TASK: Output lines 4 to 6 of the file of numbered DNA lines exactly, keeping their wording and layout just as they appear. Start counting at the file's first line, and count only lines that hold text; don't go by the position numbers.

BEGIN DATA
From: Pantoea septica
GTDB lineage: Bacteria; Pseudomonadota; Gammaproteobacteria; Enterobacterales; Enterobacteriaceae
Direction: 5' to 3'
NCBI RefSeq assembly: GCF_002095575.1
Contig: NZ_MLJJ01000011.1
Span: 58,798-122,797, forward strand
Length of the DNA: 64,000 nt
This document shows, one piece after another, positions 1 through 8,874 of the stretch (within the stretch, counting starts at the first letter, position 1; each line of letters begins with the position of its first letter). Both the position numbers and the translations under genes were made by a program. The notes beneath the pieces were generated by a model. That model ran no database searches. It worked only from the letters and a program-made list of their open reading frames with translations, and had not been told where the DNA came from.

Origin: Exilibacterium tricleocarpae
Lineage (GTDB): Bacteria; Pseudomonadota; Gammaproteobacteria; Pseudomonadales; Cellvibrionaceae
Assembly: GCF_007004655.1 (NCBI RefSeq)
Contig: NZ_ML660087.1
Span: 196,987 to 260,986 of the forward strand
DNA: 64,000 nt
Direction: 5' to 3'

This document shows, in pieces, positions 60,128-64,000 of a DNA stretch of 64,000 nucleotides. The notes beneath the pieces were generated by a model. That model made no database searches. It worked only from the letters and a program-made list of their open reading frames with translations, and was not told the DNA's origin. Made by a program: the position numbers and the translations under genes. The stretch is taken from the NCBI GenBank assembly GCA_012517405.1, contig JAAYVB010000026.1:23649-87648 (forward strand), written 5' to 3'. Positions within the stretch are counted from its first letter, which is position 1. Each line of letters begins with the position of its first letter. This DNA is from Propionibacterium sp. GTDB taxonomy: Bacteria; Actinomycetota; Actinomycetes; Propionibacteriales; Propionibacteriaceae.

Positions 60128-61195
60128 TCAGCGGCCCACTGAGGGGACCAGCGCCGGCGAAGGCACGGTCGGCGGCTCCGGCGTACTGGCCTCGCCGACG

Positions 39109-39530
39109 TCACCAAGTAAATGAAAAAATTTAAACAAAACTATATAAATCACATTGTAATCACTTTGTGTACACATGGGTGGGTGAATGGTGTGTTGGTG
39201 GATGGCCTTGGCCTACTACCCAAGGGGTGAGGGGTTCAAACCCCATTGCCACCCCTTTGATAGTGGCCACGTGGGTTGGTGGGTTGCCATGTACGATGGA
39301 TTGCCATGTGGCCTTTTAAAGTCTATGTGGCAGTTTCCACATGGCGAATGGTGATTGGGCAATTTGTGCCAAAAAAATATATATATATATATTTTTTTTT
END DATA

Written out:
NCBI RefSeq assembly: GCF_002095575.1
Contig: NZ_MLJJ01000011.1
Span: 58,798-122,797, forward strand